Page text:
…attribute scarcity to dry depots
The Independent Petroleum Marketers Association of Nigeria (IPMAN) has said the current scarcity of Premium Motor Spirit (PMS), popularly called petrol, and the attendant queues in petrol stations in many states, including Lagos, were caused by the unavailability of the product at the private depots.
IPMAN National Operations Controller, Mr Mike Osatuyi, in an interview with the New Telegraph yesterday said there was scarcity of PMS at the private depots, adding that even when they manage to get a little volume of the product the price per litre is very exorbitant.
He stated that they bought a few available volumes from depot owners at N201, N203 and N205 instead of the official rate of N148.17. He stated that with transportation, operational costs and logistics, they should not sell petrol below N230 per litre. He lamented that the high cost of petrol at the private depots had negatively affected their businesses, inflicted hardship on the people and caused socio-economic strangulation.
He stated that it was imperative for the Federal Government, through the Nigerian National Petroleum Company Limited, to ensure the revamping and reactivation of government depots such that there will be more access to the product at the government official rate.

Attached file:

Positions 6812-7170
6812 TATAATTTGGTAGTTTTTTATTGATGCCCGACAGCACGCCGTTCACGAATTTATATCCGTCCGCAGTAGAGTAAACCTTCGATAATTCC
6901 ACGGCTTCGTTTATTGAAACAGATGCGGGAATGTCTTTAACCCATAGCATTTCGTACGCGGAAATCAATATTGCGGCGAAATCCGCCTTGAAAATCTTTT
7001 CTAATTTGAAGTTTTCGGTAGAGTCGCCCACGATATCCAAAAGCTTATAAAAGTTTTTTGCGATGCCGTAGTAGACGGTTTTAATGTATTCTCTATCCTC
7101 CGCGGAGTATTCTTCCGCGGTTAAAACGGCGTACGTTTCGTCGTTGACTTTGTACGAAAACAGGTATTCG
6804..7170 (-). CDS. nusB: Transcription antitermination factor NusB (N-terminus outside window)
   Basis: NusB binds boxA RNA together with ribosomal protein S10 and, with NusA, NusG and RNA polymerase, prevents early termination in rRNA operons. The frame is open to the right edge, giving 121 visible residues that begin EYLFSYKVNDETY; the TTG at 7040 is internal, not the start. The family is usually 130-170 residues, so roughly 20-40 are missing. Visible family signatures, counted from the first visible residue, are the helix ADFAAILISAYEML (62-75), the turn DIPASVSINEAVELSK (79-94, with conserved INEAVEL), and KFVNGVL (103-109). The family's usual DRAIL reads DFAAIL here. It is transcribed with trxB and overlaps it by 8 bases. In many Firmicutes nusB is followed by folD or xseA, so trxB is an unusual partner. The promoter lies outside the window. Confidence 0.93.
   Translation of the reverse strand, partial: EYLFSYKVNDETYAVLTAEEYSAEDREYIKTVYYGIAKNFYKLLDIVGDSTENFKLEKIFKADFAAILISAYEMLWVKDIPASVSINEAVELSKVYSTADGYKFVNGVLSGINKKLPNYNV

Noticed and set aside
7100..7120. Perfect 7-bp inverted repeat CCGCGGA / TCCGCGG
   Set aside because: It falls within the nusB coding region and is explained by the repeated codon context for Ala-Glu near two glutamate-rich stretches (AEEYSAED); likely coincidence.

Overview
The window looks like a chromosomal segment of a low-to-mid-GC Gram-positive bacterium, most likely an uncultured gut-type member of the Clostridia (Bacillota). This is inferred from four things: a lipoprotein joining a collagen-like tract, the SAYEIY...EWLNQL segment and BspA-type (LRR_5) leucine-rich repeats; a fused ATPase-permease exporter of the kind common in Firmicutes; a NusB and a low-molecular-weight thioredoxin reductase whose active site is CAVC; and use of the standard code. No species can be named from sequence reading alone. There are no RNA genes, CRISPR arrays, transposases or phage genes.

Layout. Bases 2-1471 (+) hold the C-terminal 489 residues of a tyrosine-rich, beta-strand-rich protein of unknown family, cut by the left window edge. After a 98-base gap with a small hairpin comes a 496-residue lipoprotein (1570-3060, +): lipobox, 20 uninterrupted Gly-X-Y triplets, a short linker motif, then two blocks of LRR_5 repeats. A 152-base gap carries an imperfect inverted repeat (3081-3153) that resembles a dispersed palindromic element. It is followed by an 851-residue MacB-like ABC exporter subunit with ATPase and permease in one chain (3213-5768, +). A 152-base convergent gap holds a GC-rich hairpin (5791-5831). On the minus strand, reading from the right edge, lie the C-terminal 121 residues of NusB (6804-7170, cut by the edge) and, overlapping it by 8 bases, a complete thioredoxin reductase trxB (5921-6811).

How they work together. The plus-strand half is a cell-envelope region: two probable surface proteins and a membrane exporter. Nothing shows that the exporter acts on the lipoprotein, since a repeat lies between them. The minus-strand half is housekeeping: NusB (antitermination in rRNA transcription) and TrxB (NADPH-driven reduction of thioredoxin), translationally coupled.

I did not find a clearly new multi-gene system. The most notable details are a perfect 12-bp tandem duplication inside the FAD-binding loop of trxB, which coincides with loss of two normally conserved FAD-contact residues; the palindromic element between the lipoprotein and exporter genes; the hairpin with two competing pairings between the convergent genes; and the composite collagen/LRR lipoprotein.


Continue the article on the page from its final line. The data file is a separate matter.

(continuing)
The Depots and Petroleum Products Marketers Association of Nigeria (DAPPMAN), recently called for the full deregulation of the downstream sector to stop the recurring fuel scarcity. DAPPMAN Chairman, Mrs Winifred Akpani, said when petrol is deregulated, there would be more importers and more volumes of PMS at a competitive price.
She said: “The continued high price environment, coupled with forex and inflationary challenges impact oil products demand in Nigeria as the nation is a net importer of petroleum products. “Generally, the Nigerian market has NNPC Ltd as the primary supplier of products to the market, a situation that has meant a limited inflow of products and attendant episodic fuel scarcity.
“In the case of liberalised products such as Diesel, Jet A1, and LPG, petroleum marketers continue to struggle with challenges associated with credit lines and access to USD through CBN’s official window. “CITAC (a specialist consulting company for the African downstream energy market) estimates that Sub- Saharan Africa’s oil products demand will amount to 112.3mn mt in 2022. In 2023, CITAC expects to see sub- Saharan.